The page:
Loan opportunities growing in Europe’s credit market, says ECM’s Stuart Fuller
Investment opportunities for loans as part of the credit market are growing in Europe, according to Stuart Fuller, the London based portfolio manager at ECM Asset Management.
Historically, this asset class has been much more used by investors in the US, but with concerns over duration and other challenges facing European fixed income investors, it is one that is likely to pick up more investor interest, Fuller believes.
“Corporate Bonds are a reasonably well known asset class, but syndicated corporate loans less so in Europe. Loans are a dynamic part of the US credit market – there it is about four times the size of European market, but currently offers less return.”
And with expectations about interest rates going up being more a question of ‘when’ not ‘if’, investors can approach this type of asset with inflation in mind.
“The loan asset class benefits from floating rates, either Euribor or Libor plus a spread. It means a natural hedge for those worried about interest and inflation rates,” Fuller says.
Talking about loans brings up the issue of leverage. Fuller says an example would be a loan to a European corporate, with the loan based on credit metrics. There may well be leverage as part of the loan, but this is not the focus per se.
“For example, a private equity company buys an asset, such as Pret a Manger. As part of this a group of investment banks provide financing, which is used along with the PE funds to buy the company.”
“The group of banks then arrange for the company to borrow, say, 4x EBITDA, and take this to investors as the syndicated leveraged loan. As with any investments there are risks, but deep credit analysis should flag these. The loans have got covenants, which provide an ability to keep a check on the financial performance of the company.”
“The use of covenants differentiates this area from other types of fixed income. Bonds typically have incurrence covenants that say for example that if you have x amount of leverage, you cannot borrow any more money, whereas loans have maintenance covenants that say you have to keep your borrowing below x at all times.”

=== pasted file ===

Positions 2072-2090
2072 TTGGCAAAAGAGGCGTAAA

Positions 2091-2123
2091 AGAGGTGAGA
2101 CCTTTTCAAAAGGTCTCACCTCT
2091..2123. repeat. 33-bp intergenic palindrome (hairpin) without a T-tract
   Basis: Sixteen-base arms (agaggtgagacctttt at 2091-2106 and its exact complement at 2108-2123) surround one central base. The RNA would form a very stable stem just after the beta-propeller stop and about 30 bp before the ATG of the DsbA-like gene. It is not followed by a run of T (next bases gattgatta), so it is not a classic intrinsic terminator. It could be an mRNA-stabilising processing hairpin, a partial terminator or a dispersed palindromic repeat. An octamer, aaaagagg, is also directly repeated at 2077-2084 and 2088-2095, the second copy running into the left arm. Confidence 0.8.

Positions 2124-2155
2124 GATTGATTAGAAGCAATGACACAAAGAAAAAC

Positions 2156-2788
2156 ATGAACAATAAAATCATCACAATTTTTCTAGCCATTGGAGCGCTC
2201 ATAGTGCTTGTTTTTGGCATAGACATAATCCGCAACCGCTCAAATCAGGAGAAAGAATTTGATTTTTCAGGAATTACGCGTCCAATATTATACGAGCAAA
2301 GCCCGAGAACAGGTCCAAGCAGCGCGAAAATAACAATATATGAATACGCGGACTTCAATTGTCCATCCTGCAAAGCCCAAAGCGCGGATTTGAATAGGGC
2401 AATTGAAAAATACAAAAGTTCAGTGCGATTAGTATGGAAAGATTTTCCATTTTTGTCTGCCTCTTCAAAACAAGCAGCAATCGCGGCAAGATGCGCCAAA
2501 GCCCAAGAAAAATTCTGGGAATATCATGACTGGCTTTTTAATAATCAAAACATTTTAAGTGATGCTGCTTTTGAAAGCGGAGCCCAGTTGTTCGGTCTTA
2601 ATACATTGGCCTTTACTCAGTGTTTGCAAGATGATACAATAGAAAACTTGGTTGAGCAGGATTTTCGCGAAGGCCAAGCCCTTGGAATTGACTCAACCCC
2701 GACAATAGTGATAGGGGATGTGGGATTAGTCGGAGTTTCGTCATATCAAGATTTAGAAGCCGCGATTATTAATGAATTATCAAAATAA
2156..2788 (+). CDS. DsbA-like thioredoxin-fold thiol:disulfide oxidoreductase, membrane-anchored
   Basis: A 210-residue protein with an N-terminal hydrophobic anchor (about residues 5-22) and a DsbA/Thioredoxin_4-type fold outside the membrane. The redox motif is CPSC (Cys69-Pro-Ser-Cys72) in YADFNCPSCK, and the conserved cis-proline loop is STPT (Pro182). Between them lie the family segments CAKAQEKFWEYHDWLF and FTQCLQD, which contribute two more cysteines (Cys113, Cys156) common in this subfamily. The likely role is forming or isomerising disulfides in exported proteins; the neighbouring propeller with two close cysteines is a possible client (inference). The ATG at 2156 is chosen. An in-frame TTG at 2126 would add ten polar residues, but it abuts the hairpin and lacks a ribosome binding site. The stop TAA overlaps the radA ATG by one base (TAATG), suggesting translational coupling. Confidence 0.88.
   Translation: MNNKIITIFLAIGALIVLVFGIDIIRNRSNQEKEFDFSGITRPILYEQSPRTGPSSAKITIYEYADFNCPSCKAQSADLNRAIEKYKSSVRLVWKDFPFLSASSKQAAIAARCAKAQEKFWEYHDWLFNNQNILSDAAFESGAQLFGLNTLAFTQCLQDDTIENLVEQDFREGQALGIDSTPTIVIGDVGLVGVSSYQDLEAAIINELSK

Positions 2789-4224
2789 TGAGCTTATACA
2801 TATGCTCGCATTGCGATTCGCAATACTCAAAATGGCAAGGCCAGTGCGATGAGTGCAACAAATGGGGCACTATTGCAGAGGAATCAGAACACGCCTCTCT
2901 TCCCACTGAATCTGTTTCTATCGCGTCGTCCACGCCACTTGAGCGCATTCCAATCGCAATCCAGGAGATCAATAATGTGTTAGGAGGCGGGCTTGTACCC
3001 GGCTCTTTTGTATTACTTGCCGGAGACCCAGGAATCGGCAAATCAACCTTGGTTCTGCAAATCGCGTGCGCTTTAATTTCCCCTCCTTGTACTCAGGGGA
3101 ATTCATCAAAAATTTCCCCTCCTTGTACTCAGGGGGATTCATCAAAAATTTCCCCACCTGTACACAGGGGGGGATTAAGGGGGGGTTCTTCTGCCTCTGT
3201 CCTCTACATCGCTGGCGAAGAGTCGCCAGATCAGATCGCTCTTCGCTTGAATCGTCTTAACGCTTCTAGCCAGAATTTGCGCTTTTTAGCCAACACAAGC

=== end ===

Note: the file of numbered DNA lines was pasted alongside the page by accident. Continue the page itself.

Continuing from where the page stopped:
Europe’s more traditional sources of funding for corporates – its banks – are still deleveraging, driven to do so by a blend of market environment coupled with regulatory pressures.
This in turn means more opportunity in the market for loans that Fuller and his colleagues are looking to. The flexibility in the rates is another reason why in the current environment fixed income investors may be more open to considering the approach, he adds.
“When tapering was announced in May-June, the European High yield fixed rate market dropped 2.7% off the back of that – the fear that if interest rates went up, fixed rate bonds would therefore be relatively less attractive. The European loans market dropped 0.39%, so this part of the sub investment grade market is less volatile.”
“We are focusing on loans which are floating rate, not high yield bonds that are fixed rate. Studies may suggest that historically, high yield bonds are less sensitive to interest rate movements, but in the current ultra-low rate environment everyone is more sensitive. This should make the loans market more interesting to investors in the medium term.”
Demand in Europe is somewhat different from that in the US market, he says, because it is not currently an asset that is accessible via retail products, but is in the US.
However, drivers persist, such as private equity buyouts, where there is an estimated €100bn in ‘dry powder’ that needs to be put to work in Europe in the next few years.
On the demand side, “there is appetite among investors who are looking for something that matches their duration needs.”
Examples of investors that Fuller is coming across in this area include insurance companies, pension funds, and some high net worth individuals. In terms of presence in individual European markets, Fuller estimates that Germany, Switzerland and Scandinavia may be ones that understand the asset class better than some others, with slightly less knowledge or interest in markets such as Spain, Italy and Eastern Europe. As a result, roadshows may be one way to continue to education more investors about the opportunities, he says.
One factor that may increase investor appetite is data around default rates on the senior secured loans that are being sought in the market.
“Recovery rates are generally better than 70-80% on senior secured loans. Default rates are low with the lagging 12m rate on the S&P European leveraged loan index at 3.1%- and you can get diversity because of the number of issuers,” Fuller says.